Lockdowns in the U.S. can be made more effective

March 18, 2021 — by Ethan Lin

When the pandemic struck, much of the world shut down. From small businesses to local restaurants and even public schools, much of public life came to a standstill. Although not everyone has faced the virus directly, COVID-19 has changed many aspects of people’s lives, forcing everyone to adapt to new safety measures, such as lockdowns and social distancing. 

With the number of coronavirus cases fluctuating every few months in the U.S., however, many have questioned the effectiveness of these lockdowns. 

On paper, lockdowns seem to be the best way to prevent transmission of the virus. According to a study by a team of Austrian scientists, governments that implemented this measure have drastically reduced the number of infections — under the condition that the majority of people adhere to these containment conditions. 

Therein lies the issue.

Americans generally have a strong sense of individuality and believe in their rights as citizens. As a result, many refuse to follow government regulations, rendering lockdown measures ineffective. 

Although lockdowns have been proven to work in countries such as Taiwan, where people have seen a total of only 960 cases — 928 of which have recovered — the U.S. still struggles to lower its high infection rate. 

To make lockdowns more effective, the federal government should first appeal to American patriotism, framing protecting public health as a service for the nation. Advertisements and PSAs, much like the ones seen on social media about new Congress propositions, can also help reiterate the importance of adhering to lockdown guidelines. 

Given the current divided political climate; however, making all Americans adhere to these guidelines can be difficult, with Red states such as Texas, Mississippi, and Wyoming completely opening everything up, abandoning any mode of social distancing or mask-wearing, while Blue states continue to remain cautious because 60,000 to 70,000 people are still getting infected daily. 

Choosing to open everything up, like what the Texas governor did, is just plain reckless and risks thousands of lives when the U.S is right at the cusp of beating the virus. If Americans follow current social distancing and mask-wearing guidelines, there might only be three or fourth months to get through, ultimately avoiding a fourth surge of infections.

As of mid-March, roughly 10 percent of the public is vaccinated, but even with 3 million people vaccinated daily, issues regarding virus variants coming from Brazil are especially concerning, as the vaccines appear to be only somewhat effective against those strains.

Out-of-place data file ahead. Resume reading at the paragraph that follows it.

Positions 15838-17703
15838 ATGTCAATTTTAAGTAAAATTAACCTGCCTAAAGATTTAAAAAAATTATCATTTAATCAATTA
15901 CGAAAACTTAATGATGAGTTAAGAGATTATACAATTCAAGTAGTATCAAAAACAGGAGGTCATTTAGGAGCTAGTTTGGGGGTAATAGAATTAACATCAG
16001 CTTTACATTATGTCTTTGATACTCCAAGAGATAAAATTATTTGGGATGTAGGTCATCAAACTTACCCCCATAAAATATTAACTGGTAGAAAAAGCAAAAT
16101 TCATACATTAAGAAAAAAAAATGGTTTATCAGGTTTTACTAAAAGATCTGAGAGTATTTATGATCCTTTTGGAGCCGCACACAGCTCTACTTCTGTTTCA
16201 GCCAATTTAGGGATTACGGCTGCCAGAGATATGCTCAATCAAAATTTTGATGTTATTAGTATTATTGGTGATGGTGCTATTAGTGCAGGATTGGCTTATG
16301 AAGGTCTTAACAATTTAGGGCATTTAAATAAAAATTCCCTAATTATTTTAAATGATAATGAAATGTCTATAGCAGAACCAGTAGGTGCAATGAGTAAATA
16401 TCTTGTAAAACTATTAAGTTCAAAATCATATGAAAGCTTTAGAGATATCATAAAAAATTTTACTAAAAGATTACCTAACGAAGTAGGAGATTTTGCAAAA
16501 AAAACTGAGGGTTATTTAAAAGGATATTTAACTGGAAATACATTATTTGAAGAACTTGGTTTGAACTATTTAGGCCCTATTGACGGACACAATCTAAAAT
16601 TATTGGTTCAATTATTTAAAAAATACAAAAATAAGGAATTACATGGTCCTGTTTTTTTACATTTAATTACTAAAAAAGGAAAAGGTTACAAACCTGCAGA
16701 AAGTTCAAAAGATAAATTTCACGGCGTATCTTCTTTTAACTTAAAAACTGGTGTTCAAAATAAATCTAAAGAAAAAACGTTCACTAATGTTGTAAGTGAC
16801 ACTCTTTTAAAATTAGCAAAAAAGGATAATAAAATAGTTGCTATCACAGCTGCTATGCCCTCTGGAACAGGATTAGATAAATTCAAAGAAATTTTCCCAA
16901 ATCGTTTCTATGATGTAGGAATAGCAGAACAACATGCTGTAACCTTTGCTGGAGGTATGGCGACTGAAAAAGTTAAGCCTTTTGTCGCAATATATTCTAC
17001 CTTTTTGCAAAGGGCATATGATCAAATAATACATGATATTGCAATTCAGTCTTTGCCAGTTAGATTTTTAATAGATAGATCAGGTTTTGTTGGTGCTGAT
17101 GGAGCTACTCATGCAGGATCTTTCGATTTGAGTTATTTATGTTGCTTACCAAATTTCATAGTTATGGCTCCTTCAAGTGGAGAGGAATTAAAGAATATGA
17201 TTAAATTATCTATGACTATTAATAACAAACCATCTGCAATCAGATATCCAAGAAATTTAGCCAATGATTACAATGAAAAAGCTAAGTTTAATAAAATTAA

The race between variants and vaccines can only be solved with social distancing and mask-wearing, so all Americans, no matter their political affiliation, must recognize the importance of following these guidelines to improve the health and safety of those around them.

Still, certain political figures, like the ex-president, have illustrated blatant disregard for some of these measures and turned the issue into a political one. For staunch Republicans, mask-wearing and social distancing are not in consideration at all. This is problematic as the government should recognize they are role models for the American people and must reorganize themselves if they want people to follow lockdown guidelines.

The government should also mitigate the huge economic costs that come with being in lockdown. Those who cannot work at home should either be under special guidelines that allow them to go out for work or receive some financial benefit that will help their situation. Recently, Democrats in the House and Senate passed a $1.9 trillion stimulus relief package to aid lower and middle-income Americans and extend unemployment insurance: a step in the right direction for providing help to those in need. 

Some have pointed out that implementing mandatory rules like lockdowns only prompts people to go against these regulations, thus leading to more harm than good. Although this may be true, according to Frontiers in Public Health, as long as 90 percent of the population follows lockdown guidelines, lockdowns can be very effective. There will always be those who disobey mandates, but as long as the majority adhere to mandatory guidelines, the lockdowns will remain largely effective.

The government should re-emphasize and consider changing the way they approach setting up and promoting lockdown guidelines. Until such measures are taken to reinforce these lockdown measures, Americans will continue to remain doubtful of lockdowns and the infection rates will continue to fluctuate.